I am Sabuj, a post-doctoral researcher from India working on a pika species that lives in the Himalaya, “Royle’s pika” (Ochotona roylei). I’ve been studying Royle’s pika in the western Himalaya for 9 years, and I’m excited to compare notes with you about how Himalayan pikas differ from pikas in the Colorado Rockies. Here is an adult Royle’s pika in Kedarnath Wildlife Sanctuary, Western Himalaya, India.
There are many species of pika in the Himalaya, but little is known about them. My first search of the scientific literature turned up only three articles, all published during late 1960s by Takeo Kawamichi on the winter behavior of two pika species in the Himalaya of Nepal. There were literally zero studies between 1969 and 2007! I had to rely on information from the literature on the American pika to guide my initial Himalayan research. Though my study species lives in taluses and boulder fields like your American pika, it’s behavior is quite different.
Until I joined Dr. Chris Ray for my Fulbright project on Niwot Ridge in Colorado, I wondered what a “winter haypile” might look like, because food-hoarding behavior is not at all prominent among most of the Himalayan pika species (except the Plateau pika in the Trans Himalayan region). Royle’s pika generally forages on herbs and grasses in alpine meadows, rarely straying more than 5 meters from the rocks and crevices they use for shelter. In areas with little cover for escaping predators, they will often store forage temporarily in front of their crevices, to feed on during hours of high predation risk. Unlike pika habitats in the western United States, the western Himalaya receives a lot of rainfall during much of the year, so many of the rocks are covered with moss. Royle’s pika feeds on these mosses when their habitat is snow covered during winter (December to February), which is probably why they don’t need to cache food for the winter. Here’s an adult Royle’s pika hiding among some moss-covered talus at Nanda Devi Biosphere Reserve, Western Himalaya, India.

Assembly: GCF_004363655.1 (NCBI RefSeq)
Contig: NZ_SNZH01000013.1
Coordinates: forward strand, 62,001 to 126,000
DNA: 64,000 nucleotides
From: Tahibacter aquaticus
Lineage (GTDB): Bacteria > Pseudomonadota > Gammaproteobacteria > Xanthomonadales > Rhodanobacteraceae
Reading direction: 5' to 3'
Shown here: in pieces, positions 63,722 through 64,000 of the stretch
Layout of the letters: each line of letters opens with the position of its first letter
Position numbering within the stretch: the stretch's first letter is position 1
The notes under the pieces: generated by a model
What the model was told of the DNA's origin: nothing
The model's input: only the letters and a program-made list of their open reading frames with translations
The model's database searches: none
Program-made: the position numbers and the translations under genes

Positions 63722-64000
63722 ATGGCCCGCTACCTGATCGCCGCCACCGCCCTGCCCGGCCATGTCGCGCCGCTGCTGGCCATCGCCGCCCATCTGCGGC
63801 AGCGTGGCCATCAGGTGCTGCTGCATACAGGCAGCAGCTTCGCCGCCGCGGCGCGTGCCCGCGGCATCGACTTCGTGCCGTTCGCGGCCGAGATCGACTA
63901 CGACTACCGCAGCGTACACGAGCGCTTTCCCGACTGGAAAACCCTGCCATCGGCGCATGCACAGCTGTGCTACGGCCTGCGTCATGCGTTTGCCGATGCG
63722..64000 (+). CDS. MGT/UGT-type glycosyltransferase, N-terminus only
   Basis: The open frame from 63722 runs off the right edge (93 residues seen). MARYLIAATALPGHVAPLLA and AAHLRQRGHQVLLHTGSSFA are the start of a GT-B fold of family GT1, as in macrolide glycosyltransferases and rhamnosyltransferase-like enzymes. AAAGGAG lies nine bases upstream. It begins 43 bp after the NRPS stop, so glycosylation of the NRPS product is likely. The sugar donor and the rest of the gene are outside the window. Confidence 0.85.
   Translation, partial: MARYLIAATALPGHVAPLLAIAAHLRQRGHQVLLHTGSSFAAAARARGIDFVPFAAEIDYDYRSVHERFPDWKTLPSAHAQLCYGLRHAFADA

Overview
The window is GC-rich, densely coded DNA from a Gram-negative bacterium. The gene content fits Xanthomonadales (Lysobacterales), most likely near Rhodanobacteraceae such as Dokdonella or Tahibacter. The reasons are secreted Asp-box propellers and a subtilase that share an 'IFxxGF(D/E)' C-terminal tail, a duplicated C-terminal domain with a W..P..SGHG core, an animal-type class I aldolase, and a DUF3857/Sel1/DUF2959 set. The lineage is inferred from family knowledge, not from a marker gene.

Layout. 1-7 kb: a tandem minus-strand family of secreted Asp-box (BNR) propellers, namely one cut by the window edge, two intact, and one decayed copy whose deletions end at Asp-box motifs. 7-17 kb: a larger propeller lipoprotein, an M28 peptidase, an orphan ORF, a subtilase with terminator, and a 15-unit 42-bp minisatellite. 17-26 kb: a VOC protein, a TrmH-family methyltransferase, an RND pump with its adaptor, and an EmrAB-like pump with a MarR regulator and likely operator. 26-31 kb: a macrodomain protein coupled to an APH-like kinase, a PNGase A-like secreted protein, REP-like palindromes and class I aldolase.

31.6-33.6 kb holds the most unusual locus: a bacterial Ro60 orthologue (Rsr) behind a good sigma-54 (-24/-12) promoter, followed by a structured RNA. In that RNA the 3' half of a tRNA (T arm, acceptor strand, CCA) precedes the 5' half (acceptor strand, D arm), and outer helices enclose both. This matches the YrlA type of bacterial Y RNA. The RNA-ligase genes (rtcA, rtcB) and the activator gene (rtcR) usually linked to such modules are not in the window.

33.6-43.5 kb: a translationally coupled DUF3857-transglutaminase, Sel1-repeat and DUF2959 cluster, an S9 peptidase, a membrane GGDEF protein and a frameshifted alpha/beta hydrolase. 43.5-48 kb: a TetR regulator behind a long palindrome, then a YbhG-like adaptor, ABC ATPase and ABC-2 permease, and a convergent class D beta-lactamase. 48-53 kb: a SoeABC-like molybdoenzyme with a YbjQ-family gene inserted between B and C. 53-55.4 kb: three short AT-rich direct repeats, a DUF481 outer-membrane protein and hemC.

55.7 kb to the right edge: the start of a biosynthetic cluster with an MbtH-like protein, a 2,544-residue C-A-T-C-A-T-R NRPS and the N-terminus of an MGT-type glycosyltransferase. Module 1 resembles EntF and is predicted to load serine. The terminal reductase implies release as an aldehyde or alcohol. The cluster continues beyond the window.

The lack of hoarding behavior and food caches or haypiles, and the fact that Royle’s pika doesn’t vocalize as much as the American pika, all make it difficult to find each pika’s activity center. And without identifying activity centers, which are the best places for trapping, it’s hard to sample and mark pikas for genetic, behavioral and physiological studies. Another way to get genetic samples is to stretch adhesive tape between rocks to snare hair from passing pikas, but high humidity in the Himalaya spoils that approach, too! But there’s always a way around every problem; for my current research on gene flow, I’m sampling genetic material from pika poop.
Anyway, thank you so much for sharing your blog! It is written so wonderfully. While reading each post, I was wondering about which data you are collecting and what analyses you are planning to do. It is really exciting!
Just like in Airy’s blog, in the western Himalaya I have also seen pikas remain active at night. I would be interested to know if the pikas’ nocturnal activity varies with the phase of the moon. Will you be doing those analyses?
In 2013, while camera trapping to estimate abundance of nocturnal mammals in the eastern Himalaya, one of my colleagues noticed pikas in both daytime and night-time photos. At the den of a red fox, one camera repeatedly recorded pikas and foxes, prey and predators, using the same location at different times of day!
Hopefully all this research will help us understand, in a more holistic way, how climate change might affect pika.